Software Engineering Education Papers (SEE)


The software engineering community aims to educate tomorrow’s leaders and innovators who research and develop software solutions in the context of a sustainable society and a smarter planet. Powerful forces, including demographics, challenging economic landscape, knowledge economy, internationalization, rapidly evolving technologies, sustainable development, and resource limitations require significant changes in the role of universities in society. These forces present big challenges and huge opportunities for software engineering to exhibit leadership in designing the changes that will shape our future. 

As a responsibility to our society it is critical that our community meets the challenges of the software engineering profession. All over the world, there is an increasing demand for highly qualified software engineers. We need to devote an increasing amount of time and energy to both the training of new software engineers and the continuing education of practitioners. This problem is exacerbated because the first generation of software engineering leaders and educators is nearing retirement age. The goal of the ICSE 2012 software engineering education track is to analyze and discuss these challenges to software engineering education. 



We solicit contributions from the software engineering community dealing with problems, questions, issues, and innovative solutions in teaching software engineering. We solicit high-quality papers on software engineering education in two categories: (1) Full papers, up to 10 pages, documenting well-articulated and well-established results and findings; and (2) Short papers, up to 4 pages, describing new ideas and results that may not have been fully validated yet, but are worth sharing with the community. Topics include but are not limited to: 

  • Given the global shortage of software engineers, how do we educate as many young people as possible with a long lasting set of knowledge and abilities about the engineering of software?
  • How can we provide continuing education for practitioners? Do they need special treatment, or can we use the same lectures and projects that we provide for students? Do practitioners need exams and degrees?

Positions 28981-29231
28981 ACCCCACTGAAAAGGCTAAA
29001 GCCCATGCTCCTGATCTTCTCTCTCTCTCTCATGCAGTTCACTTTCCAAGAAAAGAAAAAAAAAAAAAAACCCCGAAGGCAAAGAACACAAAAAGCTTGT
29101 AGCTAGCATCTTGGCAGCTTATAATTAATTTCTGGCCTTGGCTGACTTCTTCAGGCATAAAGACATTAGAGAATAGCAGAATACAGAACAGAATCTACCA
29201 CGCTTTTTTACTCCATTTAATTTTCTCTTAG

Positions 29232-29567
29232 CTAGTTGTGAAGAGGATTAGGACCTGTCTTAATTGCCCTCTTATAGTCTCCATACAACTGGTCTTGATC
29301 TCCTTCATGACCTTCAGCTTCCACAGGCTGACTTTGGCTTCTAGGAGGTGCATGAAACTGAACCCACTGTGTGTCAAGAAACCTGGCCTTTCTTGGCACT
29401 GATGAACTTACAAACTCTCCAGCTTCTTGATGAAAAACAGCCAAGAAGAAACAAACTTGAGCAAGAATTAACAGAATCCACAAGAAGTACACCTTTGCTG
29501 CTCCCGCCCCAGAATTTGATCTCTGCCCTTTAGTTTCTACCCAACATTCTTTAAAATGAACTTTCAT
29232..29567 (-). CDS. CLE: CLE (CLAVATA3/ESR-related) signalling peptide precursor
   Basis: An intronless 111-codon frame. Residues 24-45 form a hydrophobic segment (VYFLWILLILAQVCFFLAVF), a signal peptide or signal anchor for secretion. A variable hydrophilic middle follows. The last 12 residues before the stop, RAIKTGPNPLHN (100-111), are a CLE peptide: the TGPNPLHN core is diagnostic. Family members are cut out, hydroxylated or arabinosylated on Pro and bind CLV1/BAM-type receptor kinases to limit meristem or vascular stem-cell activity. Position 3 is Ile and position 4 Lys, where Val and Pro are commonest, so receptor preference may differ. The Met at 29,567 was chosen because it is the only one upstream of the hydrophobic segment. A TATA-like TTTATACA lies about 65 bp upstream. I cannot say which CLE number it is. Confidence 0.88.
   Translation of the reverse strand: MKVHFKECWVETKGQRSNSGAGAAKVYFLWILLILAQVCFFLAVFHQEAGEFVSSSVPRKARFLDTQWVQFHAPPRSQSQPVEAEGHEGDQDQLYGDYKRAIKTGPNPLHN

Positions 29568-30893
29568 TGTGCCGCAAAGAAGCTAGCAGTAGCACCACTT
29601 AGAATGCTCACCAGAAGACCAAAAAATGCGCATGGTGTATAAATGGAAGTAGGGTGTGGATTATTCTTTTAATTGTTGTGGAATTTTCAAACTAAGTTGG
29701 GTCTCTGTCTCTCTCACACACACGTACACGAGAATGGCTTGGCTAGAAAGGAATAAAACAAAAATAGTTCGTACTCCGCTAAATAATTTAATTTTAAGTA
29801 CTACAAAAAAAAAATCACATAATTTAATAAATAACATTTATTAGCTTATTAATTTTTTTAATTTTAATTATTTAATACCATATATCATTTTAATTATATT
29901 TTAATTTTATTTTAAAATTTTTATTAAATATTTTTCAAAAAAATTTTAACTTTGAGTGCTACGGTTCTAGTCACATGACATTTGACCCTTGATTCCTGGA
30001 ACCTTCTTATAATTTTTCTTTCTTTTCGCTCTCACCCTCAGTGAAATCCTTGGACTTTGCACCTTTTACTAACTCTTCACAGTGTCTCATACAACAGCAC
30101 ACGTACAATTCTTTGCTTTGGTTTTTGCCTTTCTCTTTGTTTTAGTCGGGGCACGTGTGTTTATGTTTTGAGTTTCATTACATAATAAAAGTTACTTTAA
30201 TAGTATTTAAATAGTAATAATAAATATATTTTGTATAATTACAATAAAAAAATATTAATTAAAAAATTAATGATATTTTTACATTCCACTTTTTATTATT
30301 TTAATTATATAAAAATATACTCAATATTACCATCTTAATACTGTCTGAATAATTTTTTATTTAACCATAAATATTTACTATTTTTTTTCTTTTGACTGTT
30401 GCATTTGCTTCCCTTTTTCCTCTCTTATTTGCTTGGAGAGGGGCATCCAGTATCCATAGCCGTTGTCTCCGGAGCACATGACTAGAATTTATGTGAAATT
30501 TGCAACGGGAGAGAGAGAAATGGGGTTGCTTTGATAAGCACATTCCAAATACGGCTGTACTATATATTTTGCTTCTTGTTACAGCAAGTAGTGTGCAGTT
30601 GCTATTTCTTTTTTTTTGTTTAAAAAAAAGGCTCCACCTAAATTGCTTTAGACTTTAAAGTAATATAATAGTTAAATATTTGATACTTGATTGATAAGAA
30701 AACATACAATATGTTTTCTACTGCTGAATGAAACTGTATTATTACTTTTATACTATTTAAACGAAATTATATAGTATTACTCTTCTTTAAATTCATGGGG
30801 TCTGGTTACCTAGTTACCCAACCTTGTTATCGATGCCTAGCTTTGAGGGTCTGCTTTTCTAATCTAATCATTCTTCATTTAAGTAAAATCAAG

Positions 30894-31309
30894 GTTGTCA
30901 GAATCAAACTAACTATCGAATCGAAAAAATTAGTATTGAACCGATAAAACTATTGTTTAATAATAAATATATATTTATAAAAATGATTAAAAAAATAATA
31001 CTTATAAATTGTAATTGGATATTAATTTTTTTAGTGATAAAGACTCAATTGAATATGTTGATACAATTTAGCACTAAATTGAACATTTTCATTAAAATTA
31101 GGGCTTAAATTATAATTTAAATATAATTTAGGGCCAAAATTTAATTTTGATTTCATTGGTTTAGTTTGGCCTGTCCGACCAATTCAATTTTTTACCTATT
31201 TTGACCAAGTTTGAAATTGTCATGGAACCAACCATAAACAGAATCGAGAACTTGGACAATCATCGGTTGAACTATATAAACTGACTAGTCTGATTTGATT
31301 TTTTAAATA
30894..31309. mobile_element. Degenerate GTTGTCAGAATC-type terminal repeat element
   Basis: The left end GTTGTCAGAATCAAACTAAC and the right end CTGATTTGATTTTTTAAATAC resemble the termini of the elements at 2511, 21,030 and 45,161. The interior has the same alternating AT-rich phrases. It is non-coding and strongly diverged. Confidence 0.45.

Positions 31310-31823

• How do we generate faculty positions during economic downturns to replace the first generations of software engineering leaders and educators?
  • Software has fundamental impact on society. How should we address ethical and cultural societal issues effectively? How should we teach organizational and cultural issues effectively?
  • How should projects and theory be integrated in software engineering courses? How should we integrate the topics of smarter planet, sustainable development, and resource limitations into software engineering curricula?
  • There is a large variety of tools and frameworks for software development, but any curriculum can address only a few of them. How much time and energy should be devoted to this moving target?
  • Software engineering is about collaboration in an increasingly distributed, multi-site fashion. What is the impact of linguistic differences? How do we teach the skills required in multi-site projects effectively?
  • Attrition in first year is a significant problem. How can we address this problem in software engineering programs? Are there fundamental issues related to programming languages, software tools, and infrastructure? Should software engineers take a more active role in teaching first year programming?
  • What are the implications of the Bologna accord—a European revolution with global implications—with respect to software engineering education?


All papers will be reviewed by at least three members of the SEE Program Committee. Papers must not have been previously published or concurrently submitted elsewhere. Submissions will be evaluated on the basis of originality, significance of contribution, applicability, validation, relation to the goals listed above, quality of presentation, and discussion to related work.


Important Dates

Paper submission: October 27, 2011

Notification: January 27, 2011

Camera ready version: March 16, 2012

SEE Education Track: June 6-8, 2012


How to Submit

For submission instructions please refer to the ICSE 2012 website. There will be a page with general submission instructions (e.g., that papers have to be formatted in IEEE conference proceedings format) and how to access the paper submission system. The accepted papers will appear in the ICSE 2012 SEE proceedings and the ACM and IEEE digital libraries.


SEE Program Co-Chairs

Jochen Ludewig, University of Stuttgart, Germany

Hausi A. Müller, University of Victoria, Canada


SEE Program Committee Members

Gerardo Canfora, University of Sannio, Italy

Ivica Crnkovic, Professor, Mälardalen University, Sweden

Shihong Huang, Florida Atlantic University, USA

Mira Kajko-Mattsson, KTH Royal Institute of Technology, Sweden

Rick Kazman, University of Hawaii, USA

Michele Lanza, University of Lugano, Switzerland

Richard LeBlanc, Seattle University, USA

Tim Lethbridge, University of Ottawa, Canada

Claus Lewerentz, Technische Universität Cottbus, Germany

Grace Lewis, SEI, USA

Jeff Magee, Imperial College, UK

Leon Moonen, Simula Research Laboratory, Norway

Martin Naedele, ABB Research, Switzerland

Claudia Raibulet, Università di Milano-Bicocca, Italy

Ita Richardson, Lero-Irish Software Engineering Research, Ireland

Kurt Schneider, Leibniz Universität Hannover, Germany

Alberto Sillitti, Free University Bolzano, Italy

Ian Sommerville, St Andrews University, Scotland

João Pedro Sousa, George Mason University, USA

Paul Strooper, University of Queensland, Australia

Kenny Wong, University of Alberta, Canada